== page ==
imm_add_participant(imm, room_id, ID_2, "participant_2", input_config);

// Turn on the noise cancellation for all the participants
imm_set_all_participants_state(imm, room_id, IMM_CONTROL_ANC_ENABLE, 1);

Processing the Audio

At this point we have everything that we need set up for audio processing. We just need to actually process the audio files to simulate a real-time audio stream.

// Loop through a file and buffer it as you would see in a real-time application
while ( !feof(input_file) ) {

  // Read in one buffer of audio from each file
  // Input each buffer into its respective Immersitech Participant within the room
  fread(input_buffer, 1, input_num_frames * input_channels * sizeof(short), input_file);
  imm_input_audio_short(imm, room_id, ID_1, input_buffer, input_num_frames);

  // Now that all the audio is entered into the room for this cycle, we are ready to generate the outputs

  // Generate the output for each participant and save it to their output file
  imm_output_audio_short(imm, room_id, ID_2, output_buffer);
  fwrite(output_buffer, 1, OUTPUT_NUM_FRAMES * OUTPUT_NUM_CHANNELS * sizeof(short), output_file);

}

Cleanup

Finally, let’s free up memory by calling the destructors for the library and closing our input and output buffers.

// Remove all participants from the room
imm_remove_participant( imm, room_id, ID_1 );
imm_remove_participant( imm, room_id, ID_2 );

// Destroy the room
imm_destroy_room(imm, room_id);

// Close and free the library
imm_destroy_library(imm);

// Close input and output files and free input / output buffers
fclose(input_file);
fclose(output_file);
free(input_buffer);
free(output_buffer);

We should now be able to run the application that we’ve written. Just make sure that your input.wav file is included with the project. After running the application you should have a clean, noise-reduced output.wav file!

3D Spatial Audio Tutorial

What you’ll learn

In this tutorial you’ll learn how to setup the Immersitech SDK. You’ll create a room, add participants to that room, and apply 3D mixing. You’ll also learn how to simulate the audio for participants to speed up development.

If you’d rather just see the finished application you can find it in our Github examples repository.

Boilerplate

Let’s set up some headers and constants for our project. We’ll add the standard C libraries, include the Immersitech header file, and define some constants to define our desired output from the library.

The number of channels MUST be set to stereo (2) to hear 3D Audio. Mono output will not allow for 3D listening experiences.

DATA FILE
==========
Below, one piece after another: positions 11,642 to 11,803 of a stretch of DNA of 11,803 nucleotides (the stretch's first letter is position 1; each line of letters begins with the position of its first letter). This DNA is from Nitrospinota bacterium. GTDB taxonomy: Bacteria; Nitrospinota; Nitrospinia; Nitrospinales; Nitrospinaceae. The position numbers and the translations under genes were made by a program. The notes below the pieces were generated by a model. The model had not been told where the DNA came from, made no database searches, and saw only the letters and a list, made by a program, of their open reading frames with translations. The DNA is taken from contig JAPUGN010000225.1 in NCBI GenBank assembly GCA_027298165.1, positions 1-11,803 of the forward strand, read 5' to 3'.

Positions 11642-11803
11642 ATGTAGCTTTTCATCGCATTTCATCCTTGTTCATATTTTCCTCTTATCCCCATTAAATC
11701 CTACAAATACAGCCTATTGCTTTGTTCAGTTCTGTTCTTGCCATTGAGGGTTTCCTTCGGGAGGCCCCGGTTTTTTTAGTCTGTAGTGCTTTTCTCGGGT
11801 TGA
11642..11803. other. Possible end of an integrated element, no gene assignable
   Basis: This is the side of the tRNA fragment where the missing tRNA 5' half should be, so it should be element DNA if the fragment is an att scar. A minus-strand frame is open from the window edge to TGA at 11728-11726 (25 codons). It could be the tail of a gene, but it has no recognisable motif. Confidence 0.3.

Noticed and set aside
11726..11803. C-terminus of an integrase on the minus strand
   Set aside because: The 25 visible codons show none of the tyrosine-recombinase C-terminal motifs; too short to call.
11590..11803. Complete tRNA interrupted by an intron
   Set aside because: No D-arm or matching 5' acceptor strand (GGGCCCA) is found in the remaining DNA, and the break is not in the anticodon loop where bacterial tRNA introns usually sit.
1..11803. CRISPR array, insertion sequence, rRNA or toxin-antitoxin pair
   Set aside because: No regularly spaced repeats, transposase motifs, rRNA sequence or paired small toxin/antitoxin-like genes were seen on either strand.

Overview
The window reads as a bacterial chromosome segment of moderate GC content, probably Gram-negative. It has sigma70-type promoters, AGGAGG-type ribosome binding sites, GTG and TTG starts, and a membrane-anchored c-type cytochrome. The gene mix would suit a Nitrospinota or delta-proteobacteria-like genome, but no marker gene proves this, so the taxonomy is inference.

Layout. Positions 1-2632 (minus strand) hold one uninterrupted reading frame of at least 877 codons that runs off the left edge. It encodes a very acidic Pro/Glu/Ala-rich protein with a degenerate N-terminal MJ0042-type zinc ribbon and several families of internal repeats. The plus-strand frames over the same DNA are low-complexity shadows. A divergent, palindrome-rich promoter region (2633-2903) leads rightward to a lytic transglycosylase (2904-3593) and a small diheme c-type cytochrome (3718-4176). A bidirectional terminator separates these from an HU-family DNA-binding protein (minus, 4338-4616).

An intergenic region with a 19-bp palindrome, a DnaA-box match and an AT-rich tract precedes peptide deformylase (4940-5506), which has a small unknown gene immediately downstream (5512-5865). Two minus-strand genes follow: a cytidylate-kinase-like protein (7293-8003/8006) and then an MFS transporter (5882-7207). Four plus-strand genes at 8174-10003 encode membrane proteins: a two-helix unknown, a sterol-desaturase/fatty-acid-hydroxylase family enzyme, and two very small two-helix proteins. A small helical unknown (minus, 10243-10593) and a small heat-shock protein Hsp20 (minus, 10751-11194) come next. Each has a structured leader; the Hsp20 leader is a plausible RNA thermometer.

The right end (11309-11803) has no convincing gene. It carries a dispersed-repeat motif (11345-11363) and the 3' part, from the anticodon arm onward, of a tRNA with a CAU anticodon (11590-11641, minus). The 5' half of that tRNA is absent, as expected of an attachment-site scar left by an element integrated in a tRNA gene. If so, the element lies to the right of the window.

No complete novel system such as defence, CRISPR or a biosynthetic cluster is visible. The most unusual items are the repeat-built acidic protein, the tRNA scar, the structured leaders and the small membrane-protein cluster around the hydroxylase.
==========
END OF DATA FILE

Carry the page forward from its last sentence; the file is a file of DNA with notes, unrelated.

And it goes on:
#include <stdio.h>
#include <stdlib.h>
#include <stdbool.h>

#include "immersitech.h"

#define OUTPUT_SAMPLING_RATE 48000
#define OUTPUT_NUM_FRAMES 960
#define OUTPUT_NUM_CHANNELS 2
#define INTERLEAVED true
#define SPATIAL_QUALITY 5

Initialize the library

Next, let’s create our main function, enable logging, and initialize the Immersitech library.

int main(int argc, char **argv) {

  imm_enable_logging(true);

  imm_error_code error_code;
  imm_library_configuration output_config = {
    OUTPUT_SAMPLING_RATE,
    OUTPUT_NUM_FRAMES,
    OUTPUT_NUM_CHANNELS,
    INTERLEAVED,
    SPATIAL_QUALITY
  };

  imm_handle imm = imm_initialize_library("Immersitech_Engineering_sound_manager_license_key.dat", NULL, NULL, output_config, &error_code);

  printf("\nUsing Immersitech version: %s", imm_get_version());
  printf("\nLicense Key Info: %s", imm_get_license_info(imm));

}

Go ahead and build the project to make sure that the library accepts your license key. You should see something like the following in your console output:

  Using Immersitech version: v1.0.9
  License Key Info: { "valid": true, "name": "Immersitech_Engineering_sound_manager_license_key.dat", "department": "Engineering", "minimum_version": "v0.8.0", "maximum_version": "v1.9.999", "creation_date": "3/9/2022", "expiration_date": "8/21/2022" }

Assuming that your license key is valid we can move forward with using the library.

Simulating participant audio

The main use case of the Immersitech SDK is to apply audio effects and mixing to real-time conferencing. During development it may not be practical for you to gather your coworkers together each time you need to test changes to your code. That’s why we’ve provided a tutorial that uses audio files to simulate participants. The input file will simulate the user who is speaking and the output file will simulate what is being heard in the room.